Sunday 18 January 2015


It has been mentioned to me on a few occasions that I am rather prone to change my profile picture regularly.  For reasons numerous and complicated I seem to have a compulsion to take and change my pictures, but part of it is that I am rather accomplished at the art of the self-portrait or the 'selfie'. It's all to do with angle and lighting (thank you Kim Kardashian) and by manipulating these I can give you an impression of what I am like.  In real life, I am a little awkward, talk either too loudly or too quiet, cannot express myself as well as I can in type, but in the silent, static image I can control what you think of me.  Well, sort of.

Me in 2008, at the beginning of my selfie habit
Me, a couple of weeks ago
A self portrait is the ultimate act of persona control - it enables the viewed to set the message for the viewer.  For an artist it has an added dimension - it also says 'look how good I am at my art'.  In a heady mix of personal image and display of talent, the self portrait tells us a lot about the artist and their world...

John Everett Millais (1847)

J E Millais in 1883
Before and after Pre-Raphaelitism, we have the most successful of the Brotherhood, with two of his self portraits.  Eager, young and vivid, young Millais holds his palette and looks to us in readiness.  Older Millais stands still for us to admire him.  There is a connection in the way Young Millais looks at us, directly at his audience, his customers.  He needs to connect with us, not just artistically.  You could cynically say he wants to be recognised, needs to see our response, needs us to feel a connection so that we will buy his work.  Older Millais slips into shadow, is a man being looked at and does not need to be assured of our interest.  He already knows it.

Dante Gabriel Rossetti (Good Lord!)

Dante Gabriel Rossetti (1861)
The two self portraits by Rossetti are often the subject of very academic discussion about whether or not he was ever 'really that hot' (technical term) or whether the later portrait was more honest. In his youthful portrait, he looks romantic, Byron-esque, appropriate.  In his later picture, he looks serious, adult, possibly befitting his new role as husband and serious artist/poet.

Rossetti's self portraits give the impression of a more private audience than Millais was expecting.  Possibly the sketch-quality of Rossetti's portraits gave the impression that he intended the pictures for an intimate circle, as mementos of him.  Millais', especially the latter image, are public pictures, an official image of the artist.

Ford Madox Brown (1877)
The semiotics of self-presentation are complex.  It can go beyond 'here is my palette, here's how I paint' to incorporating a background hinting at style, influence, taste.

Frederic Leighton (1880)
Sometimes people are so famous they do not need clues.  Possibly the most famous artist of his era appears in Doctor of Civil Law robes, his Royal Academy presidential medal just seen.  The classical frieze behind him hints at his artistic nature, his style and leanings.  In the 1888 portrait by G F Watts, Leighton appears in similar dress but a palette and brushes are beside him.  Possibly as the above painting was a self-portrait, Leighton felt it would be superfluous to include the tools of his trade.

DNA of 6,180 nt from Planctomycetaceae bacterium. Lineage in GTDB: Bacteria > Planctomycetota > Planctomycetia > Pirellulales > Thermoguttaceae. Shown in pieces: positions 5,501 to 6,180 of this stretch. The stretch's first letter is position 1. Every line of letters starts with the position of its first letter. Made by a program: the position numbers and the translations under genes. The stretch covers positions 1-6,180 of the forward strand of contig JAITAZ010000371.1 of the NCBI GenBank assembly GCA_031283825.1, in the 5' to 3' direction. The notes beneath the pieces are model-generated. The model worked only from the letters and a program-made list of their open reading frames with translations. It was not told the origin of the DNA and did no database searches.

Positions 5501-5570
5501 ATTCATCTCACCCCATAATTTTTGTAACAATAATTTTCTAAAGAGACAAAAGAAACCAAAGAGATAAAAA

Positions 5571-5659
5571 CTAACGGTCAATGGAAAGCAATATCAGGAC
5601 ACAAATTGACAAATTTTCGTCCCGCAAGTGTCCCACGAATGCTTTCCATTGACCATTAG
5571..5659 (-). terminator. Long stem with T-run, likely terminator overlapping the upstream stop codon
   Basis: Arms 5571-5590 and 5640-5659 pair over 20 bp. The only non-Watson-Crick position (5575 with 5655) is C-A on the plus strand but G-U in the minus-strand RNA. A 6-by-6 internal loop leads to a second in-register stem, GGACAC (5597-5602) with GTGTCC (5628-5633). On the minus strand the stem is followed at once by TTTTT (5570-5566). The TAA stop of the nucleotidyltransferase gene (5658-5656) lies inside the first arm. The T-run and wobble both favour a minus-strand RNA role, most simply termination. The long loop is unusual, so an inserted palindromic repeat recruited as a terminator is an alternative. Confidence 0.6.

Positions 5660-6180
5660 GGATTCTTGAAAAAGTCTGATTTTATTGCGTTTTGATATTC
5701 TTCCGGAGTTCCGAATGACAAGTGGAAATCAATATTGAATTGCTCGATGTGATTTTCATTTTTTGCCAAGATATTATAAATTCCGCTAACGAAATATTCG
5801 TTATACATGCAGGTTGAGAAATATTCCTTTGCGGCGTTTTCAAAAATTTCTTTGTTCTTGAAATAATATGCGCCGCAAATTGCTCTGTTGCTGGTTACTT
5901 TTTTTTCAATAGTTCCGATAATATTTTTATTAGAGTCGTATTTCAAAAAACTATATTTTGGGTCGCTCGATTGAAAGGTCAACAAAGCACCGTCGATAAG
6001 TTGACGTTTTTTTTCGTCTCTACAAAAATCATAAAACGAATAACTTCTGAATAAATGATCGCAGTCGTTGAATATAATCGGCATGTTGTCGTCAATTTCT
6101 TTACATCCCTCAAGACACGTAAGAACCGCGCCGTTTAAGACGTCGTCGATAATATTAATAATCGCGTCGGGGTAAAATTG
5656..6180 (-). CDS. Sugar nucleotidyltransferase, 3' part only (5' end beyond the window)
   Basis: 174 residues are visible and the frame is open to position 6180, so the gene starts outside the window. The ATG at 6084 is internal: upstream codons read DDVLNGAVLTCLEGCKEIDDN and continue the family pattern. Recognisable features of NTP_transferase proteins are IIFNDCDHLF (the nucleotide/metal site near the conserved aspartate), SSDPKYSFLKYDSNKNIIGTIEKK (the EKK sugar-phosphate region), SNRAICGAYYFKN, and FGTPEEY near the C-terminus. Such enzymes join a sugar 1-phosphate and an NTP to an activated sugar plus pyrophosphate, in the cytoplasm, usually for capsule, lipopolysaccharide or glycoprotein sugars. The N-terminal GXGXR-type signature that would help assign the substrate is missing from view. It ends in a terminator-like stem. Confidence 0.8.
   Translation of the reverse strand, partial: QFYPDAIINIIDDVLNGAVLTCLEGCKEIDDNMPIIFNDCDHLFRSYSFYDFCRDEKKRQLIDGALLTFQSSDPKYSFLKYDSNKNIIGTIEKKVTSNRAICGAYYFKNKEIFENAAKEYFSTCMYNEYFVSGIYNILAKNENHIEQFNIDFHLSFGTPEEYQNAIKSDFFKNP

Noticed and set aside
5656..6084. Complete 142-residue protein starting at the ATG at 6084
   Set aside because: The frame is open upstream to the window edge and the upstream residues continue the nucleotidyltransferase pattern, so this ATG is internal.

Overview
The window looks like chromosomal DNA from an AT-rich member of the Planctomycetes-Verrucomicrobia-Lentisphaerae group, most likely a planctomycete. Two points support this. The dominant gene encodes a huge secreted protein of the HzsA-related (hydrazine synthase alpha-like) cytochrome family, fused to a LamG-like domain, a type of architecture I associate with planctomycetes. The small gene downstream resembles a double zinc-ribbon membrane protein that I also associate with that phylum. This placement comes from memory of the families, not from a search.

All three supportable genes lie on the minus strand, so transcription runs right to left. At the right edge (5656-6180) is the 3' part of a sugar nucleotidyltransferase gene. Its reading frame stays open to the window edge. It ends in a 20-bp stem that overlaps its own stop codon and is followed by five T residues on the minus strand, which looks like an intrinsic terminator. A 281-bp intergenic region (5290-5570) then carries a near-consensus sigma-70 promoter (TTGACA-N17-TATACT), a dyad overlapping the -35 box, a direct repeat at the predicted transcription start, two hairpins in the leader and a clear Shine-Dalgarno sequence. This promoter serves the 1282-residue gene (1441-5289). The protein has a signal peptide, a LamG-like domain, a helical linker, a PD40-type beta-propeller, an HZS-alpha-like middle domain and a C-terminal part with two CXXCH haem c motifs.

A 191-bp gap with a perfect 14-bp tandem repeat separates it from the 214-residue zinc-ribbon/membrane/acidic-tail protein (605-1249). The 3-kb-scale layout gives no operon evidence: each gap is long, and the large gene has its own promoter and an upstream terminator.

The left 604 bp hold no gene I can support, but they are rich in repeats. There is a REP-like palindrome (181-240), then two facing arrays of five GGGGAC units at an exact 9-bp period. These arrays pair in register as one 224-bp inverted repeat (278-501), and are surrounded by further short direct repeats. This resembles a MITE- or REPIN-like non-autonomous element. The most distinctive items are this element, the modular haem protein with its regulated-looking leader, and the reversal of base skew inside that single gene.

Ralph Headley (1895)
The act of painting, the method and skill is most amply expressed in Headley's self-portrait of 1895.  The vase which holds his brushes, together with his hat and gloves shows his taste.  The mirror is a pseudo-honest way of showing how the portrait was achieved but also is a clever trick.  You the viewer are stood where the artist should be.  We are both admiring his work while holding his place.  It is sly humour and we share the joke.

Lovis Corinth (1914)
Like Leighton, Corinth does not need to tell you he is a painter.  At first I wondered if this was a comment on war due to the date but there are earlier images of him in armour.  It is a comment on Corinth as the man, the knight, the protector.  He is a man in archaeic dress but his painting style is erring on the modern.  He is a contradiction, a statement.  This, however, is not the most provocative self portrait that Corinth painted...

Self Portrait with his wife and a glass of champagne (1902)
Potentially uncomfortable at dinner parties, the Corinths leave little to the imagination about their lifestyle.  The champagne glass echoes the breast clasped in his other hand, his model and his drink both acting as pleasures in the artists life.  Behind is not an easel, but a table of food and drink.  The Corinths are about the good life and their intimacy involves the viewer in a rather startling manner.

Elizabeth Siddal (1853-4)
Speaking as a woman (hello, where are we going with this?) image today is a precarious balance of attractiveness and competence, both seemingly and worryingly distinct from each other.  Maybe it was ever thus and maybe so for men too, but you wonder if there was that choice to be made for women artists.  Should you show your best side, or should you be more than honest, possibly brutal?  Comparing Siddal's portraits by her lover, which are kinder, softer to her own image of herself, it is possible to see it is the same woman but she has exaggerated her palour, her hooded eyes, the starkness of her expression. It is how she sees herself, a self assessment without compromise or flattery. Is it about her as worker rather than her as muse?